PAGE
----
How a bill moves through congress

The first step of a bill's journey through the halls of Congress is introduction into the House of Representatives and/or the Senate by a member of Congress. The Senator who introduces the bill into the Senate is called the Senate sponsor, the Representative who introduces the bill into the House is called the House sponsor. The House and Senate are both divided into committees, which oversee broad topics. Those full committees are then divided into subcommittees, which deal with more specialized topics.

When a bill is introduced, it is referred to a committee where the chairperson and staff determine which subcommittee, if any, it will be referred to. For forest legislation, the House Agriculture and Natural Resource committees are generally the most common referrals. In the Senate, the Energy and Natural Resources, Environment and Public Works, and Agriculture, Nutrition and Forestry committees are where forest legislation is debated.

One of the main tasks upon introduction of a bill is to show that the bill has the support of as many members of Congress as possible. This is done by gaining cosponsors, members who are willing to have their names listed as being in favor of the bill. The longer the list of cosponsors, the more likely it is that the bill will move to the next stage in the legislative process: hearings and votes in the subcommittees and full committees.

The subcommittee provides the forum where the bill is first and most thoroughly debated. Hearings occur in which witnesses, including federal officials and experts may testify for and against the bill. If a majority of the subcommittee approves, the bill goes back to the full committee where it must again be approved by majority vote before it goes to the House or Senate floor. House bills must have cleared the Rules Committee where debate time limits are often established. Amendments to the bill may be offered in committee or on the floor.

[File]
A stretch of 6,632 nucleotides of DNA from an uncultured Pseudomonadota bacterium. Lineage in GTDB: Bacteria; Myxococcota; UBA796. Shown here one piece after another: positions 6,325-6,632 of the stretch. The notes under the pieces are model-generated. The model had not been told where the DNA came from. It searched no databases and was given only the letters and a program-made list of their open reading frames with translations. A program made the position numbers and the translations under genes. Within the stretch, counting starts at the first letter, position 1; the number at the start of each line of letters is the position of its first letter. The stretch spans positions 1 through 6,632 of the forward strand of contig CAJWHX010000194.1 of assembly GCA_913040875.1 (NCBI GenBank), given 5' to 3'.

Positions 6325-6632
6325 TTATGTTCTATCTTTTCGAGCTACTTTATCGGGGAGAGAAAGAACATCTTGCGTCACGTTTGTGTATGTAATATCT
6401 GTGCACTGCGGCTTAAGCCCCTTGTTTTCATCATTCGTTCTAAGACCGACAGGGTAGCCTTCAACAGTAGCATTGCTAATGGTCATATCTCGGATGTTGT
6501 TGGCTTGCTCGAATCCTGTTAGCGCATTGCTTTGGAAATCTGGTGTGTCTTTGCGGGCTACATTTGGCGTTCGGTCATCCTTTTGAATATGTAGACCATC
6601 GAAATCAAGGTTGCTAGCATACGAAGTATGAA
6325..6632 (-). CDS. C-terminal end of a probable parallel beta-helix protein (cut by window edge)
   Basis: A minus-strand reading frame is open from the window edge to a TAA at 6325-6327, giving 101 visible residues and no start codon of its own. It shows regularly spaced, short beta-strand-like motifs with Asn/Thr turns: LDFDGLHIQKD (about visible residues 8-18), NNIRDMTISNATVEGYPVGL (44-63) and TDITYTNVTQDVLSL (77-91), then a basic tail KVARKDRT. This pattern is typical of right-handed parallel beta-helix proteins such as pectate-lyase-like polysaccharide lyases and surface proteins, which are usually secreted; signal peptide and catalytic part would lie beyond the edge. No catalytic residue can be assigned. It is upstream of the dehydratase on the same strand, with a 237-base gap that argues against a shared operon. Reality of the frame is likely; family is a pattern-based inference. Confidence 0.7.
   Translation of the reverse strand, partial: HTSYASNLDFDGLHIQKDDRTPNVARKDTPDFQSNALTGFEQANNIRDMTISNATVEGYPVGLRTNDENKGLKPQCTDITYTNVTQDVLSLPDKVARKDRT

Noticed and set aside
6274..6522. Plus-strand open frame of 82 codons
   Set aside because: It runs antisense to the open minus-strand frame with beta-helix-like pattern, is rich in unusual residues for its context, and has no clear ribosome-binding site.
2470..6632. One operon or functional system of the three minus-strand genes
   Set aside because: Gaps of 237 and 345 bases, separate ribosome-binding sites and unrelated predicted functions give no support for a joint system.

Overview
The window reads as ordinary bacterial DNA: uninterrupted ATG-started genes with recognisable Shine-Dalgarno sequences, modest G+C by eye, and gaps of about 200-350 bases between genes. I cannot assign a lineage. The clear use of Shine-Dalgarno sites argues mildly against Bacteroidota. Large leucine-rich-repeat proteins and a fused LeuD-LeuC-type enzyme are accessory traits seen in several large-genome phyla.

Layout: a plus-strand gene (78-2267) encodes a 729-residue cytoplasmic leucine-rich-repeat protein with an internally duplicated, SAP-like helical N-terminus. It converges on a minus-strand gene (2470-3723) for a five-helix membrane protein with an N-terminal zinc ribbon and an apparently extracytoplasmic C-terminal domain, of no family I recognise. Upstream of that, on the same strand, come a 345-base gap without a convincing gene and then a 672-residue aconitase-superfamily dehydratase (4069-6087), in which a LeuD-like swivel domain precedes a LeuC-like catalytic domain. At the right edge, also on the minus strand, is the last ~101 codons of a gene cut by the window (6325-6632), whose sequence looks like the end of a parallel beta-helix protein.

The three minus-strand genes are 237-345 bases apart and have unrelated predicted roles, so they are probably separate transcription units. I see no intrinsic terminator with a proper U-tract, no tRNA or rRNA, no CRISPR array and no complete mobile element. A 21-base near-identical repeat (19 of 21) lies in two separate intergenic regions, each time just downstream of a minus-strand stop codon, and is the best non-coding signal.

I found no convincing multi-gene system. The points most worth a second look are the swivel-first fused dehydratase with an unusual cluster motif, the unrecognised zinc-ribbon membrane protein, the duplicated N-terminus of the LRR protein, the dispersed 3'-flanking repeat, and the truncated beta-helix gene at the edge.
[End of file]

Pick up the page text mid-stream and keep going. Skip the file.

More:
If the House or Senate passes the bill it is then moved to the other chamber where it is referred to a committee. If that committee approves, it goes to the floor. Approval on the floor means both the House and Senate have separately cleared the bill and conferees from each chamber are then selected to work out any differences between the House and Senate versions of the bill. Then they write a conference report, a single version of the bill, which is sent back to the floor of each chamber for final approval.

If the identical bill is then approved by both chambers, it is sent to the President. If the President signs the bill, the bill becomes law. If the President disapproves, it is vetoed and sent back to the originating chamber with objections noted. The veto can be overridden if two-thirds of the Members of both the House and Senate vote to do so.